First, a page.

Despite the official government announcement last year that €1 million would be allocated for public IVF funding, these funds have still not been released. Those awaiting the much-needed financial and legal supports around assisted reproduction, as promised by the then Health Minister Leo Varadkar three years ago, continue to face uncertainty about when these funds will be made available and what criteria will be required to qualify for assistance.
The Government approved the IVF financial aid plans in October 2017 and a specific €1m fund was then announced by the Taoiseach last December.
In a statement, the Department of Health said a model of care for infertility, tied to long-awaited assisted human reproduction (AHR) legislation and the provision of financial assistance, was still being worked on by officials.
MFC continue to advocate for public funding of IVF for all Irish patients.
To read the Irish Examiner article, please see below:
Dr. Helen Spillane of MFC recently took part in a conference at The Centre for Reproductive Medicine of Universitair Ziekenhuis Brussels. The clinic is a world leader in research, education, development and treatment in Assisted Reproduction & Preimplantation Genetic Diagnosis, performing 5,500 cycles of IVF/ICSI yearly.
The Human Fertility and Embryology Authority has just released its latest report on trends and figures in fertility treatment. Their findings have been welcomed by the British Fertility Society, who highlight the increased uptake of fertility treatment, improved success rates and confirmation that “IVF remains a safe and effective approach to address fertility issues”. Figures in the report also show that multiple births, the single biggest health risk from IVF, has now reached an all-time low of 10%, a sharp decline from 24% in 2008.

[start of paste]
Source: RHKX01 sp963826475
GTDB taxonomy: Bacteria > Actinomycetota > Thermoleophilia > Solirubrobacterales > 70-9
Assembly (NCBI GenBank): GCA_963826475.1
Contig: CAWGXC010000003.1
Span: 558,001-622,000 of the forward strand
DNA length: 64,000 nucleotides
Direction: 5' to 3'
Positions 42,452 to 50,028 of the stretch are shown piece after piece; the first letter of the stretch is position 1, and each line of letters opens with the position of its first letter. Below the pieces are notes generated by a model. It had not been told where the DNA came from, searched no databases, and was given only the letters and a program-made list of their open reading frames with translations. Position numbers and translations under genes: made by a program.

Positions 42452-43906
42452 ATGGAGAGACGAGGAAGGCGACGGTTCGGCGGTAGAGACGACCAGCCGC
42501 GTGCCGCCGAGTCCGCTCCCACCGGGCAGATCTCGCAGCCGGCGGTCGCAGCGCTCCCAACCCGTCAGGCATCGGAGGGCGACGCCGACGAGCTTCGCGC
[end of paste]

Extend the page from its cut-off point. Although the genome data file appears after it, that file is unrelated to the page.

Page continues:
Other key highlights from the report include:
- in 2017, more than 54,000 patients underwent around 75,000 fertility treatments in the U.K, with IVF treatment cycles increasing by 2.5% since 2016 and resulting in over 20,500 babies being born.
- the average birth rate for women of all ages using their own eggs reaching 22%, while women under 35 using their own eggs have the highest birth rates (30% – fresh embryo cycle, 27% – frozen embryo cycle.
- the fastest growing fertility treatment type is egg freezing, which has increased by 10% since 2016 to 1,463 cycles in 2017.
- frozen embryo treatment cycle success rates (23%) have overtaken fresh embryo cycle success rates (22%) for the first time since records began, indicating that freezing embryos can give as much chance of success as a fresh cycle.
To read the HFEA press release and access the report, please follow the link below:
For the British Fertility Society response to the HFEA report on trends and figures in fertility treatment, please follow the link below:
In at least 50% of cases of male factor infertility, the cause is unknown. A number of lifestyle factors have been shown to affect male fertility. These include diet and nutrition, body weight, levels of exercise, stress and use of tobacco and drugs. Tackling obesity, improving your diet and incorporating moderate-intensity aerobic exercise into your daily life can boost fertility, improve chances of conception, and allow you to be proactive about your role in conceiving a baby. To read more please follow the link below: